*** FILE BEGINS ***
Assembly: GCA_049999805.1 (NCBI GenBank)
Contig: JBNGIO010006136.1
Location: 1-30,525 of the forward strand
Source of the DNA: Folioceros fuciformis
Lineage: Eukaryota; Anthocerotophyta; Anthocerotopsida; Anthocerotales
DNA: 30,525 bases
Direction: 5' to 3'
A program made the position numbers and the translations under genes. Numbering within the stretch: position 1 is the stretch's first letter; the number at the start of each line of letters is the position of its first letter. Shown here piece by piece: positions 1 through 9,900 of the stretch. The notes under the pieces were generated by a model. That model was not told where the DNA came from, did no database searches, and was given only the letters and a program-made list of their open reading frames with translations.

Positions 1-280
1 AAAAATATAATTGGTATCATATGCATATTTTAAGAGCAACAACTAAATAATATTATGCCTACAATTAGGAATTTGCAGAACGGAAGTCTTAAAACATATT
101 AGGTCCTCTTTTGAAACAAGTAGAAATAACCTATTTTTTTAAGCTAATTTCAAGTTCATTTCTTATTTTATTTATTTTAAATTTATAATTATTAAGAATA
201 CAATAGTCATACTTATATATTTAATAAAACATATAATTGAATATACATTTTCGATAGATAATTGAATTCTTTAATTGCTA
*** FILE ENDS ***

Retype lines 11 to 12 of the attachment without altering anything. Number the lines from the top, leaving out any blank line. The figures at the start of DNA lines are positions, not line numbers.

101 AGGTCCTCTTTTGAAACAAGTAGAAATAACCTATTTTTTTAAGCTAATTTCAAGTTCATTTCTTATTTTATTTATTTTAAATTTATAATTATTAAGAATA
201 CAATAGTCATACTTATATATTTAATAAAACATATAATTGAATATACATTTTCGATAGATAATTGAATTCTTTAATTGCTA